NZ sprint team scorch Glasgow track for gold

01:42, Jul 25 2014
Andrea Hewitt and Nicky Samuels
Andrea Hewitt (left) and Nicky Samuels make their way through the transition zone during the women's triathlon.
Andrea Hewitt
Andrea Hewitt (nearest camera) leaps off the starting block with the rest of the women's triathlon field.
Andrea Hewitt
Andrea Hewitt in action during the swim stage of the women's triathlon.
Eddie Dawkins
Eddie Dawkins was the second-fastest during men's sprint qualifying and later advanced to the quarterfinals.
Darnica Manuel
New Zealand's Darnica Manuel (in white) in action against Scotland's Stephanie Inglis in the women's 57kg judo division.
Chanel Kavanagh
New Zealand's Chanel Kavanagh (in white) gets the better of Barbados' Onoh-Obasi Okey in the women's 48kg judo quarterfinals.
Sam Webster
Sam Webster was impressive in beating Scotland's Callum Skinner in the men's sprint first round.
Eddie Dawkins
Eddie Dawkins stormed into the men's sprint quarters, beating Olympic gold medalist Jason Kenny.
NZ pursuit team
The NZ pursuit team in action in qualifying at the Sir Chris Hoy velodrome.
Kate Jenner
Australia's Kate Jenner (right) effectively tackles Malaysia's Rabiatul Mohamed during their group match.
Women's lawn bowls
Canadian and English lawn bowlers study the head during their women's fours action.
Michelle Chan
Kiwi Michelle Chan in action during women's badminton singles against Geurnsey's Elena Johnson.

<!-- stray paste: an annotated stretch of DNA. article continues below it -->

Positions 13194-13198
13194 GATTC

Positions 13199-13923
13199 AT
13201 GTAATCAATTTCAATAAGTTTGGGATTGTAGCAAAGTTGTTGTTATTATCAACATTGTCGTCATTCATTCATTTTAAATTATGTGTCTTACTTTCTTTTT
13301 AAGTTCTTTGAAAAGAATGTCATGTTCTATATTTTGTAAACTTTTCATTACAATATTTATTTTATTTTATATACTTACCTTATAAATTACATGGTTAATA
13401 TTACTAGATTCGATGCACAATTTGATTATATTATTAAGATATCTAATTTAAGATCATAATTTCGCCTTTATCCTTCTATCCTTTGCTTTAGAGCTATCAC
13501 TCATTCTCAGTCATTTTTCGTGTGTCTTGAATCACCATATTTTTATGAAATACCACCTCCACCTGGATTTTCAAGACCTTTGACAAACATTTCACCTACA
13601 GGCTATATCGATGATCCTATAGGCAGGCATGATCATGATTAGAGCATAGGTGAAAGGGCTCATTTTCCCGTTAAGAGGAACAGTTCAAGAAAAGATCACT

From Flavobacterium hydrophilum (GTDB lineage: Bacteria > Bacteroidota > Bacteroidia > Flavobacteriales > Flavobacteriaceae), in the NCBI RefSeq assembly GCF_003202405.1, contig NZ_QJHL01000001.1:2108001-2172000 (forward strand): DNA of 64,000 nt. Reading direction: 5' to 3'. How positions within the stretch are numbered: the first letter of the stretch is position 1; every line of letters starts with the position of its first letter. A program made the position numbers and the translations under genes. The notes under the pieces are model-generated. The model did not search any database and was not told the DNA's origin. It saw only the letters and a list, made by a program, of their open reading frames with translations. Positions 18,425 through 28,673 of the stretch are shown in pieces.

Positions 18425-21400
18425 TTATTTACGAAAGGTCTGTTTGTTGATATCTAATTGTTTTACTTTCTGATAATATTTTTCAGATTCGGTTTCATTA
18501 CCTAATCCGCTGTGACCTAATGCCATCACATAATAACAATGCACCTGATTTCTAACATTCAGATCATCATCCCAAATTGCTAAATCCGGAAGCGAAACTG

The Queen
Queen Elizabeth II, with Prince Philip sitting to her right, shares a laugh with spectators during the England women's hockey match against Wales.
NZ sprint team
The New Zealand men's sprint team of Ethan Mitchell, Sam Webster and Eddie Dawkins set a new Commonwealth Games record in qualifying and then again in the gold medal ride to beat England.
Lauren Boyle gallery
Kiwi swimmer Lauren Boyle on her way to finishing fourth in the women's 200m freestyle final.
Lauren Boyle
Kiwi swimmer Lauren Boyle after finishing fourth in the women's 200m freestyle final on the opening day of the Commonwealth Games.
Samantha Lucie-Smith
Samantha Lucie-Smith after swimming for New Zealand in the women's 4 x 100m freestyle relay final.
Sprint team gallery
Sam Webster, Ethan Mitchell and Eddie Dawkins celebrate winning gold in the final of the men's team sprint race in Glasgow.
Pursuit team
Marc Ryan, Pieter Bulling, Dylan Kennett and Shane Archbold celebrate after taking the bronze medal in the final of the men's 4000m team pursuit.
Amelia Coleman
New Zealand's Amelia Coleman in action with the ribbon during the rhythmic gymnastics competition.
Nick Haig
Nick Haig (left) celebrates Phil Burrows' goal in the Black Sticks' 3-1 victory over Canada in Group B.

The pressure of being world champions and the pressure of being top qualifiers was blown away along with the opposition by the New Zealand team sprinters at the Commonwealth Games today.

Favourites to claim the gold medal before the competition started, the trio of Ethan Mitchell, Sam Webster and Eddie Dawkins broke the Games record twice on the way to the top of the podium to collect New Zealand's first gold medal in Glasgow.

Starter Ethan Mitchell didn't bother trying to hide his emotions on the dais.

FIRST GOLD: 750m cycling team sprinters Sam Webster, Ethan Mitchell and Eddie Dawkins celebrate New Zealand's opening gold medal at the Glasgow Games.

''I'm over the moon,'' Mitchell said.